I was forced to wait much later than usual this year to plant out my tomatoes. Most years, they are in the ground and growing by late April. This year, it was about two weeks later. I was trying to avoid exposing the transplants to nighttime temperatures below 50 degrees Fahrenheit. I didn’t succeed. This has been one wacky weather spring. Last Saturday night — May 26 — the temperature in my garden dropped to 38 degrees! Fortunately, there was no frost, the sun came up quickly, and no plants appeared to be damaged. However, their growth has been slower than normal, I suspect, due to the chilly nighttime temperatures.
On May 9, I was feeling good about the summer vegetable garden. My beans were coming up with impressive enthusiasm, and the seed-grown tomato transplants appeared to be adjusting well to their new surroundings. Imagine my astonishment when that day’s mail included a box of two grafted tomato plants from the company that had promised me a refund. I was flabbergasted — and confused. And curious. What would the plants look like this time around?
If you compare these to the pictures of the ones I received previously, the difference in vigor is apparent. I didn’t ask for these plants, and they were vastly smaller than their seed-grown equivalents already in the summer garden, but they were here. So I did what any obsessive gardener would do — I planted them the next day.
When I unpacked the box, I discovered an addition to the packing instructions. This was not in the first delivery I received:
Trust me, those first plants I received were not salvageable even by gardeners with two green thumbs.
I took the little plants to my greenhouse and arranged them for a photographic comparison:
If you click on the above photo to enlarge it, you should be able to see that the newly arrived grafted plants are in front. Behind them are the dead stubs of the first grafted plants that were sent to me. Behind them are two seed-grown plants of the same varieties that I didn’t have room for in the garden. I deemed these plants to be lesser candidates for transplantation, so they lingered in the greenhouse as back-ups, if needed. Brandywines are on the left, Goliaths on the right.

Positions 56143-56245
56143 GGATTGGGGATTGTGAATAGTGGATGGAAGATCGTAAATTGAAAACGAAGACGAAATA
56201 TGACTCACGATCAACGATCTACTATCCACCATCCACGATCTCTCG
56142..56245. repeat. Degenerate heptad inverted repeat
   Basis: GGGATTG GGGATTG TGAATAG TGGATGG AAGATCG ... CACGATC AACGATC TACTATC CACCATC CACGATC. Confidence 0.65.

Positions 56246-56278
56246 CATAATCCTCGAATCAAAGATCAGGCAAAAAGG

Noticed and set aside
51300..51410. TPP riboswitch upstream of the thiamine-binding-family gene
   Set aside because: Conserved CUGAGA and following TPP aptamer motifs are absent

Here’s what the plants looked like in the garden this past weekend, about two weeks since they were first transplanted.
It may be a little difficult to tell from these photos, but I would estimate that the grafted plants were about a third of the size of the seed-grown specimens. All my seed-grown tomato transplants are now sporting green fruits, as you can see here:
To confuse me further, a few days ago, the company from which I ordered the grafted plants credited my credit card for the plants. I guess they were trying to be nice, which I appreciate, but I would have much preferred that a human being had contacted me with an apology instead.
Bottom line: I will attempt to proceed with the grafted vs. seed-grown tomato experiment as best I can. Measuring growth rates is mostly a subjective matter, of course. But I can count the number of fruits each plant produces. And I can record when the plants are overcome by the many diseases that usually claim my tomatoes by late August. Brandywines are heirlooms, meaning they lack hybrid resistance to diseases. In my garden, this usually translates to the production of a few delicious fruits, then the demise of the plant to disease. Will reputed grafted vigor keep that Brandywine alive and productive longer?
Stay tuned, garden fans. I’ll keep you posted.